For a long time now, about 20 states have allowed longer-combination vehicles on their highways. Last time we checked, Idaho, North Dakota and Washington state all let heavy trucks (100,000 pounds or more) on their highways. Politicians in Ontario, Canada, want to make permanent a "pilot program" to allow tractors to pull two 53-foot trailers. The "pilot program" expires on Nov. 30.
Earlier this month, South Carolina changed its permitting rules to let trucks haul international shipping containers weighing up to 100,000 pounds, according to the Charleston Regional Business Journal. More interesting than the Business Journal's story was J. Stewart's comment:
Ask Ms Florida how well she is doing after being involved in a horrific accident with a loaded refrigerated container (MARESK LINE). A forty foot container stacked inside to the ceiling with avocados toppled over on her Lincoln on I-95 outside Miami. Yes, it was a Florida permitted overweight(95,000lbs)import load. This is just one of hundreds of examples why not to increase the weight on these shipping containers.You'll see much more of this type accident in Carolina when a trucker has to make an emergency maneuver in heavy traffic on I-26 with an over weight box mounted on a junk marine chassis. I know first hand from experience. I have hauled many of these containers to & from the ports loaded with everything from frozen chickens, citrus, forestry products, to being overloaded with hazardous materials. Many scale out at well over the one-hundred thousand pound permit allowed on the highway. Get ready for the roadway carnage brought to you by the ports greedy shipping customers / profit verses your family's life. I have pulled this ocean freight out of the ports since the early seventies (that's when the legal gross weight was (73,280lbs) but then everyone wanted to change that to (80,000). Guess what - these are the same type chassis that were used back thirty-five years ago with no improvement ( actually many of the so-called new chassis are assembled with axle parts over twenty-five years old. They're just refurbished & tagged as a "reconditioned chassis". The chassis owners to this to get around government regulations requiring installation of newer braking systems on brand new factory equipment & without paying federal new heavy vehicle taxes. Allowing overloaded containers is a huge mistake for SC citizens, our roadways, & any trucker who will have to pull this dangerous increase in weight. BTW: When they say permitted for 100,000 gross the shippers will exceed that rating every chance they get just like they do on the 80,000 lb limit now. Check the port records to find out how many container are already over loaded now. This should tell you their track record. I witness even the short twenty footers loaded with 64,000 lb of just inside cargo weight policed by the very same folk that are asking for bigger increases.The Teamsters have long opposed heavier trucks because they're dangerous, they ruin roads and bridges and they require fewer drivers. General President Hoffa wrote last year that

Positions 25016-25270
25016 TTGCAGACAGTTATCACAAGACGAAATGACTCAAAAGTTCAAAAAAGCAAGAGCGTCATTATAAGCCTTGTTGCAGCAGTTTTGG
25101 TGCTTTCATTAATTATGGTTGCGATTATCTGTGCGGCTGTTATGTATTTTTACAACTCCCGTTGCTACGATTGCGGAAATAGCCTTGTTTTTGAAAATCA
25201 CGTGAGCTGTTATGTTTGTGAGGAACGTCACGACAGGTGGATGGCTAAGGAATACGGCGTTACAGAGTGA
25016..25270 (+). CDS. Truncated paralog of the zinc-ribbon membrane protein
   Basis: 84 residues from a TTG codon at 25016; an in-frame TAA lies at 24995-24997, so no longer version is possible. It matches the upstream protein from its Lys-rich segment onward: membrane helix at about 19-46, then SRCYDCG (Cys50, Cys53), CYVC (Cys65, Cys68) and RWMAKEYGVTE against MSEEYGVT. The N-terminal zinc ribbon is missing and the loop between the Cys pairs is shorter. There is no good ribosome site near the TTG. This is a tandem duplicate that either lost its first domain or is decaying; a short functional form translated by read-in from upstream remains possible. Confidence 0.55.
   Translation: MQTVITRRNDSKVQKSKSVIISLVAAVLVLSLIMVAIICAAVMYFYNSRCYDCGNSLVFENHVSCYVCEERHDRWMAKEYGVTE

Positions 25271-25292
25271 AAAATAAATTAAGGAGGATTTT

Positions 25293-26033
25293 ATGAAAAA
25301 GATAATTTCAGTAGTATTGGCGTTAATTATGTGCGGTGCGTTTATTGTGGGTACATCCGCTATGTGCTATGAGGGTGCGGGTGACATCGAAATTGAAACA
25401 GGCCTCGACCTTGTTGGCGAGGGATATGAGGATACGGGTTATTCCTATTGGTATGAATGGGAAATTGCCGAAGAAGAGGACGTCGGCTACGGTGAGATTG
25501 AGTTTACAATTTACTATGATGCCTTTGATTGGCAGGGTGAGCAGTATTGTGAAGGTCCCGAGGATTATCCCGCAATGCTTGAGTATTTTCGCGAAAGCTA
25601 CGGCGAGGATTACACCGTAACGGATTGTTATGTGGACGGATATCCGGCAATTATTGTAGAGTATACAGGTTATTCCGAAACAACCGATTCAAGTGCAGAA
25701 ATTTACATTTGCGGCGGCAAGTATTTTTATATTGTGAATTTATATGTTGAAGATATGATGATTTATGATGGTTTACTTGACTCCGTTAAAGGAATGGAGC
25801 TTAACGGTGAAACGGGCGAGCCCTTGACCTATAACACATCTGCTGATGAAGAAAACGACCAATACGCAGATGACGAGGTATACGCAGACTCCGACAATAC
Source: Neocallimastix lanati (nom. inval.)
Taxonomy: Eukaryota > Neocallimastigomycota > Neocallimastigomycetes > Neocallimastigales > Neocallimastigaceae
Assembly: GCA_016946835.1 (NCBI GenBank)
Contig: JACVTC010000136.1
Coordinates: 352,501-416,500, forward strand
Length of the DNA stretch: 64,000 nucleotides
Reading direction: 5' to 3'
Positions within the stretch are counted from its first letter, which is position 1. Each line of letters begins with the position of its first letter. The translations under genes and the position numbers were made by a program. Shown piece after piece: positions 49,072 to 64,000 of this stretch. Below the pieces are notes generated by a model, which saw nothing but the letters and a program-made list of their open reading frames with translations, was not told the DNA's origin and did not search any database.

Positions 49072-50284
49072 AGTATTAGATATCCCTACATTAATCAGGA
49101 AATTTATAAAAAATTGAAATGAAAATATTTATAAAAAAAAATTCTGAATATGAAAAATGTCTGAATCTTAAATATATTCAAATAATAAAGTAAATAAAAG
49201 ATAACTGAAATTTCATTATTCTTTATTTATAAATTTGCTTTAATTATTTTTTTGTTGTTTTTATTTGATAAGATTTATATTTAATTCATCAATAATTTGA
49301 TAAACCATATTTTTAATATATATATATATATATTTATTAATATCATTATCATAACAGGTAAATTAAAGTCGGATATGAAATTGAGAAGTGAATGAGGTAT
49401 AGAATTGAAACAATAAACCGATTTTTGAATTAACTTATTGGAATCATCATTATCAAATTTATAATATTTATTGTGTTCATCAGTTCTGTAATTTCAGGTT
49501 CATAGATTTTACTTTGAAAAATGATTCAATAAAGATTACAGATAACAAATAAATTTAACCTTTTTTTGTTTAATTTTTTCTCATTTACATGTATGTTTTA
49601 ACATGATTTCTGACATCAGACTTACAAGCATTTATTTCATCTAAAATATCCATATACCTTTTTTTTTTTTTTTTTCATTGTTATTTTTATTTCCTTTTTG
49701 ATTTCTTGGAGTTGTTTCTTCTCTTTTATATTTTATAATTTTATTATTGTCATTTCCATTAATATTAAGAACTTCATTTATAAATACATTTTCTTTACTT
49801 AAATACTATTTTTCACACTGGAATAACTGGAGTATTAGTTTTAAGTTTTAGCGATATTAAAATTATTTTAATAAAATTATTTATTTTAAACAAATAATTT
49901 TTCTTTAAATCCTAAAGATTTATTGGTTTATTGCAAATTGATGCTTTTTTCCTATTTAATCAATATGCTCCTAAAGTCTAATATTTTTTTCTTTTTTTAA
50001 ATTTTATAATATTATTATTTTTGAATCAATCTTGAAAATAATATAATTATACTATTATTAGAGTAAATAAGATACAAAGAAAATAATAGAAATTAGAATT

Highway drivers are never happy to see a 120,000 pound, six-axle rig come barreling along side them at 70 mph. The reason is simple: they’re dangerous.